So, let's take a look at three things the Tigers must do to not just stay alive, but to pull off an improbable comeback and win this series.
1. David Price has to win Game 3.
Well, obviously. This series is over if the Tigers don't win Sunday at Comerica Park. But what we really mean is that Price has to win the game himself. The Tigers put Games 1 and 2 in the slippery hands of their bullpen, and that didn't work out so well. Price needs to do this himself, or at least as much of it as he can.
Price led the Majors with 248 1/3 innings this season. He's capable of going eight or nine every time out, and that's become almost mandatory for him in Game 3.
Price has pitched at least seven innings in eight of his 11 starts with the Tigers, and he lasted at least eight in half of his 34 starts this season.
The Tigers need the Price who won Game 163 for Tampa Bay last season, the elite ace for whom they gave up Austin Jackson and Drew Smyly at the Trade Deadline and the dependable innings-eater he's become.
"I would love to go out there and give everybody in the bullpen a day off and get 27 outs tomorrow," Price said. "But if that's not the case, I still have a ton of confidence in the guys that are coming in after me."
2. The rest of the lineup needs to get in on the action.
Miguel Cabrera, Victor Martinez and especially J.D. Martinez have all done their job at the plate so far. Nick Castellanos connected on a homer in Game 2, his only hit of the series. With the middle of the lineup clicking, the Tigers can put together rallies like their five-run fourth inning Friday -- more than enough offense to win, if their pitching staff holds up its end of the bargain.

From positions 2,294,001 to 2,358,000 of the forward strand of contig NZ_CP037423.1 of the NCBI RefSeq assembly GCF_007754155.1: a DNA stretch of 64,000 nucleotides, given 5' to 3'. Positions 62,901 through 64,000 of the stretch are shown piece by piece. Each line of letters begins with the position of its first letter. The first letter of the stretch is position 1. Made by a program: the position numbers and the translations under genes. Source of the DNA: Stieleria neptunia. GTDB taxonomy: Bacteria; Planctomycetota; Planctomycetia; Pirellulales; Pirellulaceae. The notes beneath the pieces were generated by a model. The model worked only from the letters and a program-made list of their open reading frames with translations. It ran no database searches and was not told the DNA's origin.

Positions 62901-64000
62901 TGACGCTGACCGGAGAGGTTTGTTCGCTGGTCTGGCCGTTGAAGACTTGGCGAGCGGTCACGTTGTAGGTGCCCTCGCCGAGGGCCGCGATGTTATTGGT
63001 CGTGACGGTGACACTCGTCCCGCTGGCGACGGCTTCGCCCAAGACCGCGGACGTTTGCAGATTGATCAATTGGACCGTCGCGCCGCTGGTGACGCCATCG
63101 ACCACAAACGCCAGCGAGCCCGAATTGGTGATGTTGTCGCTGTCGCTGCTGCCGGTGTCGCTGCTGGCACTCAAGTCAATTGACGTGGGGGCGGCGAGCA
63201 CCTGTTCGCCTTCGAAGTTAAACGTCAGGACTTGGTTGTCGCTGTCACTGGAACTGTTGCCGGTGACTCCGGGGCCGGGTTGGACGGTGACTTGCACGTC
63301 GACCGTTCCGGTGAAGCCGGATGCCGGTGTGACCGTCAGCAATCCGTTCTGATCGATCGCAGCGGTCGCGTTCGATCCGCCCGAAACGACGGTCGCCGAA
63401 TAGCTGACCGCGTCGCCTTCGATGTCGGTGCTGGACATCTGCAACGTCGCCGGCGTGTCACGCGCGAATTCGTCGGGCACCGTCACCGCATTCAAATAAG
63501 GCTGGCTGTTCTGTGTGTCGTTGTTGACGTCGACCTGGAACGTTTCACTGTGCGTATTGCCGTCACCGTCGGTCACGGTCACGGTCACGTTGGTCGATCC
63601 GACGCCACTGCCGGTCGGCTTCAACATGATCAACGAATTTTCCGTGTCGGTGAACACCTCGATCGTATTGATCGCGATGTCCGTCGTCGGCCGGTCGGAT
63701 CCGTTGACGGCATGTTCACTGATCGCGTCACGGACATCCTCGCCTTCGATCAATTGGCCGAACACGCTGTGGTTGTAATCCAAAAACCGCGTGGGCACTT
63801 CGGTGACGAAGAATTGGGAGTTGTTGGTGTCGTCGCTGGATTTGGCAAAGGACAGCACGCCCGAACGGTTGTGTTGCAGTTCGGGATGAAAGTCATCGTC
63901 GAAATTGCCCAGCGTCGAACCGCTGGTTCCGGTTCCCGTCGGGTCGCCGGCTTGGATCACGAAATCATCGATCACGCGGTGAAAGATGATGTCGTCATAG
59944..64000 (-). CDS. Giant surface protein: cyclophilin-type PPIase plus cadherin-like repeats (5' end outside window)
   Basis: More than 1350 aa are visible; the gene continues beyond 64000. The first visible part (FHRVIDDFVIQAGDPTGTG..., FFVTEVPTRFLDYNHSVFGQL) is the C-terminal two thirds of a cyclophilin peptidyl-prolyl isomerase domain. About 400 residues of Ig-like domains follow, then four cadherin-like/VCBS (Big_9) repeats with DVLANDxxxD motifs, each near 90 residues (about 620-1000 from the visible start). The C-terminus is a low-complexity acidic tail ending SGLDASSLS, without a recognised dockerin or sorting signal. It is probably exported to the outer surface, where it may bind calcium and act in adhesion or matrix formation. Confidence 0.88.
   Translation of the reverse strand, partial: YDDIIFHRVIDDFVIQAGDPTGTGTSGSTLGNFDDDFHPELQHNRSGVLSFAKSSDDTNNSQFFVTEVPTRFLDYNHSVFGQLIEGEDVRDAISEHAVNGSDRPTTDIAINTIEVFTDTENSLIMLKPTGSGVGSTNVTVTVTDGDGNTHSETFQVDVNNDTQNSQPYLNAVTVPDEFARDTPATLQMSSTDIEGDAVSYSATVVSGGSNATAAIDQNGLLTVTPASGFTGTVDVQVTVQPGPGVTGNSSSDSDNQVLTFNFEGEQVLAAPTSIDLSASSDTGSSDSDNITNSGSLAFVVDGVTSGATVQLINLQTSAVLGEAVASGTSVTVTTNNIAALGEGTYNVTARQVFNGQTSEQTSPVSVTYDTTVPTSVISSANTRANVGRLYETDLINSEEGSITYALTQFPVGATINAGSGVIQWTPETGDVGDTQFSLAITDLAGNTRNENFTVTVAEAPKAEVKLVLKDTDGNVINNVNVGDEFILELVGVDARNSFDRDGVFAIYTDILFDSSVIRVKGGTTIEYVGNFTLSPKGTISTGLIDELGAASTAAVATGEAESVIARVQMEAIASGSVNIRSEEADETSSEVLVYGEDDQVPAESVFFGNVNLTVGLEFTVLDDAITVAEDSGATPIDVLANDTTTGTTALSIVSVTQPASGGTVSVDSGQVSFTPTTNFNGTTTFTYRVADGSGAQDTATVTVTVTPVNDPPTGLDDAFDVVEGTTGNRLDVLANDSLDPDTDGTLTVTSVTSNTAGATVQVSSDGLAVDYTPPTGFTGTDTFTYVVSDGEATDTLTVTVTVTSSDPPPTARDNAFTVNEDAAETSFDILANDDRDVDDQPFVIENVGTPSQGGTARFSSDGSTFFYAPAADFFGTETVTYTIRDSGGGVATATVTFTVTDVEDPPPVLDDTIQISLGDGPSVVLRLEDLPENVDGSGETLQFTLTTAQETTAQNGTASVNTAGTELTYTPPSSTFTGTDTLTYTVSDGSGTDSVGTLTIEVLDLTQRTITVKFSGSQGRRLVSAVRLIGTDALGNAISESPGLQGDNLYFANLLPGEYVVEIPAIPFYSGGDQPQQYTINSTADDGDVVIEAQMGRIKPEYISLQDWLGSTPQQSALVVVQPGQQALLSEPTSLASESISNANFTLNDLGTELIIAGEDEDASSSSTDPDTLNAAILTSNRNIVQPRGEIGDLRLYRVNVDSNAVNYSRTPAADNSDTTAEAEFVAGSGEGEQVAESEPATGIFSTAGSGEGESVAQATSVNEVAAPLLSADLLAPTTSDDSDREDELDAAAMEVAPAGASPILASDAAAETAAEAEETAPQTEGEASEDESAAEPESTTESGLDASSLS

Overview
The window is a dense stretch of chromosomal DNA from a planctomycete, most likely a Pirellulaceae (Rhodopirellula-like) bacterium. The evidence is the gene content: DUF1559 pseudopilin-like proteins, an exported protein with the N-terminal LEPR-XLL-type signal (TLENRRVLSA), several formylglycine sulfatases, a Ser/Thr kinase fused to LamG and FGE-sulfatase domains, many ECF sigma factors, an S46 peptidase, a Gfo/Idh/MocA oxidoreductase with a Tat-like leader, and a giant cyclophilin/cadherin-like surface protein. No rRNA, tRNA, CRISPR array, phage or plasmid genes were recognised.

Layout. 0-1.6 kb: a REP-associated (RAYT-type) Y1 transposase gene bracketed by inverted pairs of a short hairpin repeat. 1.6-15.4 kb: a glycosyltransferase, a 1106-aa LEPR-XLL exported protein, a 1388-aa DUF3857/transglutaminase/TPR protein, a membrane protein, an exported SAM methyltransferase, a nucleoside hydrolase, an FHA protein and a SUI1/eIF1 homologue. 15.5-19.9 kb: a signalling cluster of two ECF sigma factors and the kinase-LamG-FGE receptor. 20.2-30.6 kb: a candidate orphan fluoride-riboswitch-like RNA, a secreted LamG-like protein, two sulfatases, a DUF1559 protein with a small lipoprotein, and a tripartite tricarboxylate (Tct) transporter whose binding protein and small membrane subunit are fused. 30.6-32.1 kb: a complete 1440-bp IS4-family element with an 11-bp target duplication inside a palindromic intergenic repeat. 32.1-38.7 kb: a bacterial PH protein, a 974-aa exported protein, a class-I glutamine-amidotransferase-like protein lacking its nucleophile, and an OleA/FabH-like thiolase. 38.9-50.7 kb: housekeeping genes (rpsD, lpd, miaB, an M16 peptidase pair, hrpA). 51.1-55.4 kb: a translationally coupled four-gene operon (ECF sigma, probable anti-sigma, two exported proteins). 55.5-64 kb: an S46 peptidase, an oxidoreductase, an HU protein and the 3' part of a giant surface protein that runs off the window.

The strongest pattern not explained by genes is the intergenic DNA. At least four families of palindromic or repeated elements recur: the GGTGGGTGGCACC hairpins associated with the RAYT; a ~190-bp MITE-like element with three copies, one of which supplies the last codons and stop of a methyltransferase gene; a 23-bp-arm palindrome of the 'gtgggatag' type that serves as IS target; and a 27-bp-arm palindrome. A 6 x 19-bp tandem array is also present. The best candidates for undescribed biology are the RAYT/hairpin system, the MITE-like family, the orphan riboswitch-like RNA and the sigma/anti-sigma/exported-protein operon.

But none of the other Tigers logged an extra-base hit or drove in a run at Camden Yards. Alex Avila is 1-for-7 with three strikeouts. Ian Kinsler worked good at-bats in Game 1, but he's just 1-for-8 with three strikeouts.
And Detroit's bench isn't well-equipped to pick up the slack offensively. The Tigers sent up light-hitting rookies Hernan Perez and Eugenio Suarez as pinch-hitters in the ninth inning of Game 2, an obvious disadvantage when juxtaposed with Delmon Young's pinch-hit, three-run double an inning earlier.
3. Get creative with the bullpen, if necessary.
See the way Buck Showalter has managed the Orioles' bullpen this series? There's a sense of urgency, a recognition that this isn't the regular season anymore. Andrew Miller came in for the sixth inning and recorded five outs in Game 1, and Kevin Gausman was electric for 3 2/3 innings in Game 2.
Setup guys have pitched early, and starters have come out of the bullpen to get big outs. Tigers manager Brad Ausmus could borrow from Showalter's game plan.
If Ausmus has to turn to his bullpen and the most critical outs of the game need to be recorded in the seventh inning, the Tigers' best reliever should be on the mound. If Anibal Sanchez says he can go three innings, don't limit him to two.
This is the postseason, and the Tigers are one more blown lead away from calling it a season. This is kitchen-sink territory. If it takes three relievers to get three outs in the eighth, use three relievers. If you need a big strikeout at some point, don't lose the game with Al Alburquerque -- who went unseen in Baltimore -- sitting in the bullpen.
In other words, don't be afraid to try something different. The usual routine didn't get the job done in Games 1 and 2. The Tigers can keep saying they have all the faith in the world in Joba Chamberlain and Joakim Soria, but at a certain point, they have to recognize when something isn't working.
Then again, after two eighth-inning blowups in two days, Ausmus wouldn't even say Saturday whether he had the same level of confidence to use his regular relievers in their normal spots. So with desperate times calling for desperate measures, perhaps he is prepared to change his mind.
"We will have to wait and see what happens in the game tomorrow," Ausmus said. "I invite you to come down and watch it."